Every day around the world we send out thousands of messages in various media channels. How do we know if our advertising is working? If comp sales and guest counts are up, something is working, but what? The more we know, the better we can reach customers and ensure that they care about our brand when they see and hear about it. Some markets have already begun integrating a consumer feedback into their year-long marketing tactics calendar. If you would like more information and the POV on the importance of the Consumer Feedback loop, please contact Matt Biespiel at McDonald’s HQ in Oak Brook.

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We’re looking for disruptive, engaging and sharable ideas to drive our business. And the more we focus our strategic direction, the easier it will be to find those ideas. The Strategic Platform is a proven tool that focuses and clarifies our strategy and brand goals. This model should be part of everyone’s marketing plans.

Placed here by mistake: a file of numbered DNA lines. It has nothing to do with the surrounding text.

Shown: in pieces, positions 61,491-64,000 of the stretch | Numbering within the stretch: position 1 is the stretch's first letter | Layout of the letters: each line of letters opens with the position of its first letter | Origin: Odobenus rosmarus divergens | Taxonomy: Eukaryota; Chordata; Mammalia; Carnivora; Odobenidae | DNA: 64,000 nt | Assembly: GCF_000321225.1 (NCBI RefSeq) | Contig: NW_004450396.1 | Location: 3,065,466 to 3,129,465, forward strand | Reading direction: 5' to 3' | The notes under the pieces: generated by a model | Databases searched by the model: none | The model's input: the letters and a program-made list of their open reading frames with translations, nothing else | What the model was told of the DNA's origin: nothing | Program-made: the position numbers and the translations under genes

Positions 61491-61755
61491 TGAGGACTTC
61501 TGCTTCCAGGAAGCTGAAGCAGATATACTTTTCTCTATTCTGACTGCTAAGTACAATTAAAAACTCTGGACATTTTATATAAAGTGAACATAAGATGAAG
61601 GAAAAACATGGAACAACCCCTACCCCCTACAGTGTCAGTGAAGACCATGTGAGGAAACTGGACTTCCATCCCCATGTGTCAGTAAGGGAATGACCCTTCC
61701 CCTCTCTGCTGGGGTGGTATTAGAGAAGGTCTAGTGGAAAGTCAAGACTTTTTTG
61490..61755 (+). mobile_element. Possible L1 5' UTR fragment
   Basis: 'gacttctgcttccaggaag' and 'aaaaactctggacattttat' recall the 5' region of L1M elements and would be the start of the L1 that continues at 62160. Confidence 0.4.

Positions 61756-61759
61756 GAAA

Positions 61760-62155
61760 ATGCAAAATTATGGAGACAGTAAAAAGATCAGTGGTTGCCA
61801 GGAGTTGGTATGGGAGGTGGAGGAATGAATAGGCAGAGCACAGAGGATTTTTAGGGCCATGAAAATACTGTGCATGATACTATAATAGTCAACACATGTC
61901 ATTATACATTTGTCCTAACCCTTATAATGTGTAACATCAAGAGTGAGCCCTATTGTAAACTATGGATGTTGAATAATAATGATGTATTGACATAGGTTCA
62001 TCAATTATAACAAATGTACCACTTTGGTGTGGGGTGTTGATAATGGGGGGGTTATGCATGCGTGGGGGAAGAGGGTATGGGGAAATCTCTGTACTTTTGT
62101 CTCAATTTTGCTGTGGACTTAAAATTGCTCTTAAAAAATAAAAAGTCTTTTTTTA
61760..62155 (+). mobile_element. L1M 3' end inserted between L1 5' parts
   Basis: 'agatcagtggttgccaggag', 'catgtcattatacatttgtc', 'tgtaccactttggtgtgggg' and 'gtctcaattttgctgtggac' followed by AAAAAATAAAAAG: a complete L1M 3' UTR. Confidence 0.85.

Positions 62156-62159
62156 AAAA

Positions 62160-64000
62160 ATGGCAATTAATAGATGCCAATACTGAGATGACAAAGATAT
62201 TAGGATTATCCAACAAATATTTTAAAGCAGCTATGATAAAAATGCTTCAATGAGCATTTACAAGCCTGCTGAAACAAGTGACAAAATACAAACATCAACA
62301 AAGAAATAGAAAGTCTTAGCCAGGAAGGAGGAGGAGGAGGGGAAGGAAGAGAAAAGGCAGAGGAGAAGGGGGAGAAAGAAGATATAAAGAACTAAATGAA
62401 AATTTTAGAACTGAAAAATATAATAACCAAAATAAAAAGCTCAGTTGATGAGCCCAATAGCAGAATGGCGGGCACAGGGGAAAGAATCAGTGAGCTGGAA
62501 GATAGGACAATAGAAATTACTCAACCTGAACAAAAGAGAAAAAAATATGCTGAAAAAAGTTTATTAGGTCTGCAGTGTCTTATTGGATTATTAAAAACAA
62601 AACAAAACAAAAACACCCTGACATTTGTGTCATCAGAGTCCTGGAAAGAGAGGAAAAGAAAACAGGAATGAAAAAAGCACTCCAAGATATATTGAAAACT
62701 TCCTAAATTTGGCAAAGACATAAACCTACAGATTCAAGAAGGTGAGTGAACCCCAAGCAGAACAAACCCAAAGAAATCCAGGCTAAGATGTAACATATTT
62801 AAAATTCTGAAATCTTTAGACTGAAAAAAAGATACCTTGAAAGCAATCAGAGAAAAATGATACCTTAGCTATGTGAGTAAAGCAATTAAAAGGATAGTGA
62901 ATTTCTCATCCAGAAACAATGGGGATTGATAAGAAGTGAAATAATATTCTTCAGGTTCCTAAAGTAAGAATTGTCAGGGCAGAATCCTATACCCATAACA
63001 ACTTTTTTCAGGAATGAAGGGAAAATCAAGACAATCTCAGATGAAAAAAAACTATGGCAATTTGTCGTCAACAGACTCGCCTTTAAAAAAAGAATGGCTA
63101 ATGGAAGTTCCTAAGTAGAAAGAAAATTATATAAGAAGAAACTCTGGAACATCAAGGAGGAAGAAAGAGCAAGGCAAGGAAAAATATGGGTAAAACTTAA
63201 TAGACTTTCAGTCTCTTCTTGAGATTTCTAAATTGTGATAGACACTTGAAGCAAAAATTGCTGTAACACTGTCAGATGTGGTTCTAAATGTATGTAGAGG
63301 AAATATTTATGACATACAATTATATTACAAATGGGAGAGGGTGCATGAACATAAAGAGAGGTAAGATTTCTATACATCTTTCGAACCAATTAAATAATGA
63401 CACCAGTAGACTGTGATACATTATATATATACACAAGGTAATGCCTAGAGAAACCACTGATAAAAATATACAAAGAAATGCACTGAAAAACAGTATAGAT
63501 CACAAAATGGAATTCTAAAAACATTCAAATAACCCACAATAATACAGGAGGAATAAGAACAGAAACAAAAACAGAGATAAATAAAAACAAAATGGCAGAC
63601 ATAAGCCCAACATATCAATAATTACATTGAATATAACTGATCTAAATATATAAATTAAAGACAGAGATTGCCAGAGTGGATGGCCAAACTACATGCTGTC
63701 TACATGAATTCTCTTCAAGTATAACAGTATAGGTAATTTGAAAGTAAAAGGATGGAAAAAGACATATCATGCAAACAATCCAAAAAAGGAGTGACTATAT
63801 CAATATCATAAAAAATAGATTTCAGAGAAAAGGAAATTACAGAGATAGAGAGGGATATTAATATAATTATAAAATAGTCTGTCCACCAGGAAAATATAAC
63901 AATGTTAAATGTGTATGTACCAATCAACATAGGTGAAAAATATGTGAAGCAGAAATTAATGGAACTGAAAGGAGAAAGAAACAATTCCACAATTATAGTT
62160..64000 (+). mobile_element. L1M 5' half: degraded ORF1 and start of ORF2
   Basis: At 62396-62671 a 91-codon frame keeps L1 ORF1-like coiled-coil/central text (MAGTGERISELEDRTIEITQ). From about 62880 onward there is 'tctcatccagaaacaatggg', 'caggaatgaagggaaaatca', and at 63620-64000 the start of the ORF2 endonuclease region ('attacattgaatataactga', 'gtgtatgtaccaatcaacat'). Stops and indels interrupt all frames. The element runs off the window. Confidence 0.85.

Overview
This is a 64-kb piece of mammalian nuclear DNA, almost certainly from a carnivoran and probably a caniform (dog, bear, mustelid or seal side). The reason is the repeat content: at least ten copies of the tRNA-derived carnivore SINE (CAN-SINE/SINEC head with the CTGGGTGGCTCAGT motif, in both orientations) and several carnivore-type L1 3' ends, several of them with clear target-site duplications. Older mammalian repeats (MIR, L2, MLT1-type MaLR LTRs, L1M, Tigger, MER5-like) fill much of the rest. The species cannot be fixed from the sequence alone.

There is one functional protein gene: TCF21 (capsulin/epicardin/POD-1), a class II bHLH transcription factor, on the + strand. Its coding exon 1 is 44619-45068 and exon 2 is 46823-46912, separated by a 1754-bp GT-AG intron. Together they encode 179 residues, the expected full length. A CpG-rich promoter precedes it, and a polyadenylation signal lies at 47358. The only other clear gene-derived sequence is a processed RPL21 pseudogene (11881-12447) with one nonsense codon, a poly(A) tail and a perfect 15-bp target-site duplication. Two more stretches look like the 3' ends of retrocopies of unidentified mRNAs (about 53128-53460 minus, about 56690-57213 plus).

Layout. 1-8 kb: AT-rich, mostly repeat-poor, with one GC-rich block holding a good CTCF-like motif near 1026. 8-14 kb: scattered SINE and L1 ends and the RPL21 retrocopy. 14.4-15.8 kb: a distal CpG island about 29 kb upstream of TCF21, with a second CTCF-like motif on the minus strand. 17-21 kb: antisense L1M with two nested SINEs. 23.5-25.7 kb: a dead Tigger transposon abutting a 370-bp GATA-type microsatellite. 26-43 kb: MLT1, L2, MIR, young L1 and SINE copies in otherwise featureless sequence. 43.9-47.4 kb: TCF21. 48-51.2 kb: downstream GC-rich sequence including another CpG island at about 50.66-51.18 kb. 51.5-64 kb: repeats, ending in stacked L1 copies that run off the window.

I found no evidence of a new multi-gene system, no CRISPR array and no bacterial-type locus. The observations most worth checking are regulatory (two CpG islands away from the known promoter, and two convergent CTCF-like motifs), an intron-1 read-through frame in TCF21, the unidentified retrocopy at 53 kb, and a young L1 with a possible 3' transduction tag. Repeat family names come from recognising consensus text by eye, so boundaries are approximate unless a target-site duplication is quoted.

“Simple, easy enjoyment that people will love” is our Brand Promise, and the foundation of all of our actions. It should be brought to life in every single piece of our communication. The pillars that support it provide strategic direction, clarify the foundation and ensure that all briefs start from the point of higher order of emotional AND rational benefits. All pillars bring the brand closer to the brand ambition — “Together, we are good food, good people, good neighbor.” This is ultimately what we want people to think about us, and should guide brand behaviors and actions.




Our strategy shouldn’t just inspire creative content, it should also inspire the methods and vehicles for distribution through media. Planning and activation should be led by the Big Idea, not media-centric tactics.